I’ve added a link to an explanation of it, unfortunately the explanation is rather more detailed than one might like.


  • Glenn Contrarian

    Dave –

    Thanks for editing and publishing my article. I was intending to fix the article as you suggested, but I wouldn’t have gotten a chance to before this weekend. However, I neither reassigned the article as a draft nor informed you of my intention, so the fault is completely mine.

    Someone once said that when a man points a finger at someone else, he’s pointing three fingers back at himself. In this case I must have been shaking a fist in your direction because my fingers were all pointed back at me.

  • Glenn Contrarian

    Roger –

    You are echoing the exact same observation that Dave made when he sent the article back for me to fix – that I did not properly explain PAYGO. To make it short, PAYGO essentially means no submission of legislation without a concurrent proposal on how to pay for said legislation.

    My apologies for not making it clearer.

  • FitzBoodle

    Good article. The economics and politics are quite accurate.

    The republicans liked PAYGO 20 years ago when the country was relatively peaceful and government spending was largely domestic; we even had a ‘peace dividend’ from reducing war expenditures.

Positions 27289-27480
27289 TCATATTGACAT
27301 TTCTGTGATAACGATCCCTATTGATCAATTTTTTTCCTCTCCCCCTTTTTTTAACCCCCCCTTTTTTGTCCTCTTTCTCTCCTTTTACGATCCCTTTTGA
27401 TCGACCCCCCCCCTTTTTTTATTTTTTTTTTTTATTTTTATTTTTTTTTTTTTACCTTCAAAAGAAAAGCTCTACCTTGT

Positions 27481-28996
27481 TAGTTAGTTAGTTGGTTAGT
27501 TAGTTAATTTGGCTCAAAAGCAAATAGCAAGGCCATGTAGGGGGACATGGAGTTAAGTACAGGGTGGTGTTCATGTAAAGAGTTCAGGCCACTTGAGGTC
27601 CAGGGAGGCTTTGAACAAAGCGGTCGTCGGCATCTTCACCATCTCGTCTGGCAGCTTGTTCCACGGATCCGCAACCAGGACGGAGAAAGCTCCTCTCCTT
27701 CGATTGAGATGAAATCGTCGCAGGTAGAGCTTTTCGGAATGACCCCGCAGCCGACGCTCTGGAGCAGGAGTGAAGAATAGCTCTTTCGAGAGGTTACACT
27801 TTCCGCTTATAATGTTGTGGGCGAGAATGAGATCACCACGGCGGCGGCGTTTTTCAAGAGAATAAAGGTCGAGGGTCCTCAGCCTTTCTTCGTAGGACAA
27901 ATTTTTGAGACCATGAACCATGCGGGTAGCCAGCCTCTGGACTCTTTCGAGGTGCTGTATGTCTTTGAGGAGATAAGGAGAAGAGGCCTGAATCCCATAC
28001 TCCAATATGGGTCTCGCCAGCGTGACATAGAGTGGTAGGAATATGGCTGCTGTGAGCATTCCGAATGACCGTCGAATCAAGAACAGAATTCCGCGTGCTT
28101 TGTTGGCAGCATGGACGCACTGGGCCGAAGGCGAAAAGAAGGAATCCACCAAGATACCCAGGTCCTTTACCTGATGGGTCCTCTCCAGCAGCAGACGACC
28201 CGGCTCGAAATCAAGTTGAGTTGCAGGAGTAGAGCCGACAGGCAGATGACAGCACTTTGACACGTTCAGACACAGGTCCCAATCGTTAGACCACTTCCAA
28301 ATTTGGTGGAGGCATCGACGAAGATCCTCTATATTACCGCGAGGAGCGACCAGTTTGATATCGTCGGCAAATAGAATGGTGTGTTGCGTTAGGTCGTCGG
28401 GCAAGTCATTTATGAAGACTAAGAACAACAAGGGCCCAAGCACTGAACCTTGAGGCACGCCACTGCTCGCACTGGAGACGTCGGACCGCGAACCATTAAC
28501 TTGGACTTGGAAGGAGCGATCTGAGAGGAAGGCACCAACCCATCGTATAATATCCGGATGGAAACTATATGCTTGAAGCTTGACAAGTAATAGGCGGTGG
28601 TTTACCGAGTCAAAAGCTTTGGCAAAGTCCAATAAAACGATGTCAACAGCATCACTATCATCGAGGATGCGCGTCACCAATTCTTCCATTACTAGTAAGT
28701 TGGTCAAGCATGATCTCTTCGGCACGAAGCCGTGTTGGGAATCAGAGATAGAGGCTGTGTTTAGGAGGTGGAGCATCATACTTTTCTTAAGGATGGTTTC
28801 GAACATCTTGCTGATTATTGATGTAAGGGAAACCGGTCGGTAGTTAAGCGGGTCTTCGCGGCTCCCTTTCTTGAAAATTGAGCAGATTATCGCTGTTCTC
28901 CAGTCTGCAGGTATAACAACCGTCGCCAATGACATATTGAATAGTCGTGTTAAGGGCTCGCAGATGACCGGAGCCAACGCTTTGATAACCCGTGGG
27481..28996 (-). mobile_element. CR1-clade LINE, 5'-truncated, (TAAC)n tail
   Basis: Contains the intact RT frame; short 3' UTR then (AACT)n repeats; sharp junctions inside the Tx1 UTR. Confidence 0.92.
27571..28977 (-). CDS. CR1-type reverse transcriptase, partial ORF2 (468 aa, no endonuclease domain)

But PAYGO was a big inconvenience when Bush 2 took affice because it hobbled their ability to hand out trillion dollar gifts to their rich friends and nobody could figure out how to start trillion dollar wars if you had to justify the expense. So, fiscal responsibility was thrown away because it hindered the larger goal of accumulating more power at The Top.

  • Sorry, Dreadful, but I disagree. It should have been broken down into two parts at least and more focused. And in spite of some valid points, which should be developed, it still comes across as an exercise in apology and an article of faith – an evaluation based more on what Glenn would rather believe than actual performance and established facts.

    Just to bring one example, I really have a difficult time what to make of the following:

    “That’s why the Obama Administration did what they did — because they knew that they had to take care of Big Business first — because if Big Business failed, that many more people would have been thrown out of work.”

    It’s far too nebulous a claim to take it at face value. What exactly is meant? If the financial institutions, for example, like AIG, BofA or Morgan & Stanley, then one can respectfully disagree. General Motors – can you think of other examples? – perhaps, in a limited and restricted sense. Simply put, it’s asking too much to accept such a simplistic proposition, as stated.

    Lastly, I wouldn’t put too much confidence in the rather rosy portrayal of the nation’s economy rebounding, not when it issues from Wall Street operatives and mouthpieces. A great deal of skepticism would be a more resolute stance.

  • Nice piece, Glenn, well-argued and taking a very different slant than most economics articles we see here.

    However, I don’t think invoking Ben Bernanke is going to win you over many of the minds you may be trying to persuade. 🙂

  • Glenn,

    You’re starting your article with the PAYGO example, but I’m afraid I’m rather unclear what exactly does it mean.

    Can you explain the idea?